The leaves of a stevia plant.

Q. I often see foods labeled 'no artificial sweeteners,' even though stevia is in the ingredients list. What gives?

A. Stevia is hundreds of times sweeter than sugar and has no calories. It comes from a plant, so some consider it a "natural,"rather than an artificial, sweetener. (Aspartame and sucralose, by contrast, are wholly cooked up in a lab.)

More on Healthy Eating

However, to make stevia, its sweet-tasting compounds—called steviol glycosides—are extracted from the plant leaves and purified. (The Food and Drug Administration doesn't allow the leaves themselves to be used in food.) This can be done with water or alcohol, but sometimes the extracts are modified with enzymes. In addition, the glycosides can also be made using yeast that has been genetically engineered.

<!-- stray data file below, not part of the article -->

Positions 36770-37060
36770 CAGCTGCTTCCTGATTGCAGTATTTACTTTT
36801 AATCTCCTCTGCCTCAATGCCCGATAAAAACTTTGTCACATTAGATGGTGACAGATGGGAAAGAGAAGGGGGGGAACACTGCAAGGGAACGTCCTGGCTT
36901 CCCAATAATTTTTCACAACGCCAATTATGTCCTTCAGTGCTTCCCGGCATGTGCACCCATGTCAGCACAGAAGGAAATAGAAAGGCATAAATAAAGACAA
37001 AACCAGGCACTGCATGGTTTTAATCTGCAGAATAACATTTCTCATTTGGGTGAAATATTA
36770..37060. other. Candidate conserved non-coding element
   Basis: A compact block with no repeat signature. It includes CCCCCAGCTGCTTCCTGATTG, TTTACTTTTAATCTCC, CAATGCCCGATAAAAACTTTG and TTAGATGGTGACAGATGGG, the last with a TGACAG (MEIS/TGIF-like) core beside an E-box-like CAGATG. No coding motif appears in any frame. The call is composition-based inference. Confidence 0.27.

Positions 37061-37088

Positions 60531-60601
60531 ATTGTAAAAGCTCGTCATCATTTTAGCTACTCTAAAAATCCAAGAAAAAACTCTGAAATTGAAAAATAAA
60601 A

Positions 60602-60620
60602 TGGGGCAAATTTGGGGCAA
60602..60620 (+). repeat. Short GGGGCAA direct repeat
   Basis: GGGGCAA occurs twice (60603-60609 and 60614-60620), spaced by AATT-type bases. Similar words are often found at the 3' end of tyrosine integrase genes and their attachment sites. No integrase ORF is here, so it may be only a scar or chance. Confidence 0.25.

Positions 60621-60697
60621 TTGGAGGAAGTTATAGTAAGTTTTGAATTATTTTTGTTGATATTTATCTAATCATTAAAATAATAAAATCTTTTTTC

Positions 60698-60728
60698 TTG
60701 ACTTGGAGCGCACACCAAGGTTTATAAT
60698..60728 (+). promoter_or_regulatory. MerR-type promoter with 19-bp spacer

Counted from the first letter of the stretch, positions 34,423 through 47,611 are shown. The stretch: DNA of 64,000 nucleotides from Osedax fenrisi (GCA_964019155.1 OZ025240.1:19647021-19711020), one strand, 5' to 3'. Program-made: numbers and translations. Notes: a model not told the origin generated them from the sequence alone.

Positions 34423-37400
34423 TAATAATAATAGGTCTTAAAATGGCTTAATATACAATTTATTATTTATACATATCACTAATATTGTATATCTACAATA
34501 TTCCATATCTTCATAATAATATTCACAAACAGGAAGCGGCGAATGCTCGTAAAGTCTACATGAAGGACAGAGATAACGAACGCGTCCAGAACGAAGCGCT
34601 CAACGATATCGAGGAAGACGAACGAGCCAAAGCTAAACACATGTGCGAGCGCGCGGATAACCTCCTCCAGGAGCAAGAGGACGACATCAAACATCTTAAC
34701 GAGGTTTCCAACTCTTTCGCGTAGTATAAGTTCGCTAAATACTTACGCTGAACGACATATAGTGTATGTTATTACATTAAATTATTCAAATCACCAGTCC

"Not only does the Food and Drug Administration not regulate the term 'no artificial sweeteners,' but the term 'natural' also lacks any regulatory definition, so manufacturers can use the claim as they wish," says Charlotte Vallaeys, M.S., senior policy analyst for food and nutrition at CR. "The starting material for stevia extracts may be natural, but these ingredients are highly processed." Also know that evidence that stevia aids in weight loss or lowering blood sugar levels is very limited.  

For more food and health-related information, check our Food & Nutrition page.

Editor's Note: This article also appeared in the September 2019 issue of Consumer Reports magazine.